uble-language diplomacy by the democracies out to teach their economic comp=
etitors and markets a lesson in fair business practices, and despite the ma=
ny " studies " and " White Papers " elevating human rights to an unconditio=
nal prerequisite for investment, the French, British, and Japanese governme=
nts have given a green light to doing business in Burma. Meanwhile, the Whi=
te House has so far balked at sanctions, and put the question  in the  Bill=
 S.1511 before the Senate next week. =

Until 1988, Japanese companies  was the leading group of foreign revenue fo=
r  the burmese generals, not including their alleged profits from the drug =
traffic. Since, Marubeni has been the only Japanese company that has remain=
ed firmly rooted there. Recently, Marubeni won a $57 million dollar irrigat=
ion contract. =

Sumimoto Corp., has embarked on a $10 million telecommunications developmen=
t project. The Bank of Tokyo has reopened its Rangoon office, and strongly =
criticizes the japanese government's reticence in front of growing foreign =

In typical French understatement, duplicity or ambiguity, -call it what you=
 like, -flat outright " mensonge ", and untruth, the Le Monde story avoids =
all reference to French economic investment in Burma, and deliberately supp=
resses mention of Total's billion dollar gas pipeline due to be completed i=
n 1998. Reports of forced labor on the " Death Pipeline " pass largely igno=
red as cheap democratic propoganda. Despite French complicity in propping u=
p Burma's junta, the Le Monde carries democratic dissident leader Daw Aung =
San Suu Kyi's appeal
not to invest in Burma unless it clearly contributes  to the democratic pro=
cess of liberalisation, re. dialogue and a mulitparty system of government.=
 She accuses the Japanese businessmen in Rangoon of indifference to the suf=
fering of her people reduced to slaves in conditions of forced labor which =
she compares to the crimes on the " Death Railway " by the Imperial Japanes=
e Army during the military occupation of Burma in World War II. And the fre=
nch journalists cite Suu Kyi's appeal to the British to boycott Burma, as t=
hough, on the other hand, she approved of French investment!

Le Monde's story, published as it was only days after TF1 featured a prime-=
time news report on instability and economic investment in Burma, which als=
o featured a short video of Daw Aung San Suu Kyi,  clearly  informs the Fre=
nch of her appeals to the West that investment in Burma does little for the=
 people of the country but only enriches its dictators and partners. She ha=
s attacked the Bank of Tokyo and the Daiwa Bank for their investment in a s=
tock exchange based in Rangoon. And she has severely criticised Japanese fi=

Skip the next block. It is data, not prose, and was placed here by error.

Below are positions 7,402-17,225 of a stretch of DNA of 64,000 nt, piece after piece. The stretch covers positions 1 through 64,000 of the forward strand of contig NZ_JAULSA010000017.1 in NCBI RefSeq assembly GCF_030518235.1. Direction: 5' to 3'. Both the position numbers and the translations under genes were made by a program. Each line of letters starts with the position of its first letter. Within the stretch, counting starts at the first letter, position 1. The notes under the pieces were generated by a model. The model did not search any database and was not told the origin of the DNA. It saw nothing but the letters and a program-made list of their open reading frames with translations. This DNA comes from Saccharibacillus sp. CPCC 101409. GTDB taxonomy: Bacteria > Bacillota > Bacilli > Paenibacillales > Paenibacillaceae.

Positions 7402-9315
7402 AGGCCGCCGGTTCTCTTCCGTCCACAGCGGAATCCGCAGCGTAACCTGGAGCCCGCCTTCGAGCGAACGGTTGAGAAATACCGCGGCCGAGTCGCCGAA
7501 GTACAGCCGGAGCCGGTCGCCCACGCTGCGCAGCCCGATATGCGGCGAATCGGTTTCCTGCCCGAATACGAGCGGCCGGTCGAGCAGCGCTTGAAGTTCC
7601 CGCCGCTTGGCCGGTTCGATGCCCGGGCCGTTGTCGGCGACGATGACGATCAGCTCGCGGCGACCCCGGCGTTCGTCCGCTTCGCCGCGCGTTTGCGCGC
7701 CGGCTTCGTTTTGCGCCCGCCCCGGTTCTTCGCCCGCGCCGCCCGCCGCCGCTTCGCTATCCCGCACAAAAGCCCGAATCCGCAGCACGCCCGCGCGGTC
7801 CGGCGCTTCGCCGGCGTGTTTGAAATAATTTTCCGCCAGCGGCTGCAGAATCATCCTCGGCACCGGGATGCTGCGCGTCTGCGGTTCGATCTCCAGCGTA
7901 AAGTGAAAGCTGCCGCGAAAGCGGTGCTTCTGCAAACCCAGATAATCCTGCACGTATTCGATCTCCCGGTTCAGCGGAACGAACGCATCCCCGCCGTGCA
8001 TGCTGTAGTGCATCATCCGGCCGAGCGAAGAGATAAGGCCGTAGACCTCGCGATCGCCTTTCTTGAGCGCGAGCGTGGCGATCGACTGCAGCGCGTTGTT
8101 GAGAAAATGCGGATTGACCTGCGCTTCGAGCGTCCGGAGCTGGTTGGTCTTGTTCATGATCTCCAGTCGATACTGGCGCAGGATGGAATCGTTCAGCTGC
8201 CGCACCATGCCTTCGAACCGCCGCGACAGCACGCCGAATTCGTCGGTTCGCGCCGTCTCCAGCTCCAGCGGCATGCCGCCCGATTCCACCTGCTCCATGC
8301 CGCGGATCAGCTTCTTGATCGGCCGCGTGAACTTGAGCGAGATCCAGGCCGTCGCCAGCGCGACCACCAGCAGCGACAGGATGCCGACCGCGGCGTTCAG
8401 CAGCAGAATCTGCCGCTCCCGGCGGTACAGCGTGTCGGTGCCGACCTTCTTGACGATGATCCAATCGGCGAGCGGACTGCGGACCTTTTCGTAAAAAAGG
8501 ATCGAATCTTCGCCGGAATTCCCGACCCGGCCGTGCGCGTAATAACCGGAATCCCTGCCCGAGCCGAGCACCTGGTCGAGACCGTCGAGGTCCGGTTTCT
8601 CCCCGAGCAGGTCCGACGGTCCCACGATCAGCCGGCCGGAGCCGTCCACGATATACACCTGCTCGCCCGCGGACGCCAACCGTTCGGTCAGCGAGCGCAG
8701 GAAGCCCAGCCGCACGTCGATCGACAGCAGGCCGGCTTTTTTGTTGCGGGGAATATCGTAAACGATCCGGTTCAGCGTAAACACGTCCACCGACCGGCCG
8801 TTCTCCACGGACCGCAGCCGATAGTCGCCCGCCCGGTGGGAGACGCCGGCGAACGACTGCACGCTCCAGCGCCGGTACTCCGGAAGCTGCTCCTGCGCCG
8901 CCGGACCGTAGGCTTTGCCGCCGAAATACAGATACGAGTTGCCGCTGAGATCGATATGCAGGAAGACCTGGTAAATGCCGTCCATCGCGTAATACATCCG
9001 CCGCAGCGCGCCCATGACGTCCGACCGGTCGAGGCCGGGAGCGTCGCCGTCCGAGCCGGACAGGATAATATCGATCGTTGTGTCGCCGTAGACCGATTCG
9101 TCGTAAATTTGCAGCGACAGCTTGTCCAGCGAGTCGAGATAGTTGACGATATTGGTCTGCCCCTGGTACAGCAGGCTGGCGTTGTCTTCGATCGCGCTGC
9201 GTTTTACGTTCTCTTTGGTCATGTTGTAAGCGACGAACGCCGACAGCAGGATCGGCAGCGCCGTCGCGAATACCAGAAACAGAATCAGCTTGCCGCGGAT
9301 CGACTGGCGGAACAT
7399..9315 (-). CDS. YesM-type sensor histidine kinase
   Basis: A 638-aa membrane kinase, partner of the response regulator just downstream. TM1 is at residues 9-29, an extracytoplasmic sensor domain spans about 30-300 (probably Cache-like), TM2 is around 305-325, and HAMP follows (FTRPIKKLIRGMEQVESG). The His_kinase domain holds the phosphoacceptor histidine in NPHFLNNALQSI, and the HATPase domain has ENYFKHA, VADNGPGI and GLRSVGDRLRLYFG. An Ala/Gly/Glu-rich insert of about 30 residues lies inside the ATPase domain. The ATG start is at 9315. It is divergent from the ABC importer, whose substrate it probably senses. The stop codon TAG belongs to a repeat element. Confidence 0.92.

rms for pillaging her country in a run for profits without dividends for th=
e people that remain poor and enslaved under the brutal military junta.

The Japanese are not lone investors in Burma, says Le Monde. As of March th=
is year Japanese firms had invested $119.8 million in seven enterprises, wh=
ile a sharp increase, it was still far behind " Britain, France, Singapore =
and Malaysia ". " Japan is by far the last " of the big investors. Thailand=
, mindful to calm the difficult relations with her neighbor, Thailand unblo=
cked a credit of $150 million for the construction on an international airp=
ort in Mandalay, announced two months ago during the visit of Thailand's Pr=
ime Minister.

France, Switzerland and Germany find themselves alongside Japan for a renew=
al of credits to Burma by the International Monetary Fund, blocked by the A=
merican veto as the United States continues to insist on democratic reforms=
, respect for human rights, and an end to the heroin traffic, which, as in =
Afganistan, has become a world producer of opium ever since the the Burmese=
 generals took power in 1988.

" Japan ", according to Le Monde, " thus finds itself on the 'en ligne de m=
ire' (on the  firing line ) as it is the sole industrial power, except for =
China which sells  arms Rangoon ", to open its door to foreign aid assistan=
ce. " Furthermore,  the Japanese decision is without any political breakthr=
ough by the junta which has restricted the freedom of Daw Aung San Suu Kyi =
and her supporters in the NLD. On the contrary, writes Le Monde, her moveme=
nts have been more and more controlled, and her friends and collaborators a=
rrested.  =

For the French Le Monde, the Japanese government's  foreign  policy of atta=
ching aid  to Burma in the anticipation of a softening of the Slorc dictato=
rship, and  renewing Japanese investment in Burma, has been " a failure ". =
Apparently, the French have no intentions of tying human rights to business=
 exploitation. And while President Chirac globe-trots the world from the Wh=
ite House, to Aisa, Africa and the U.K., what remains unambiguous is the to=
tal separation, " dans les affaires =E9trang=E8res" of any morality with pr=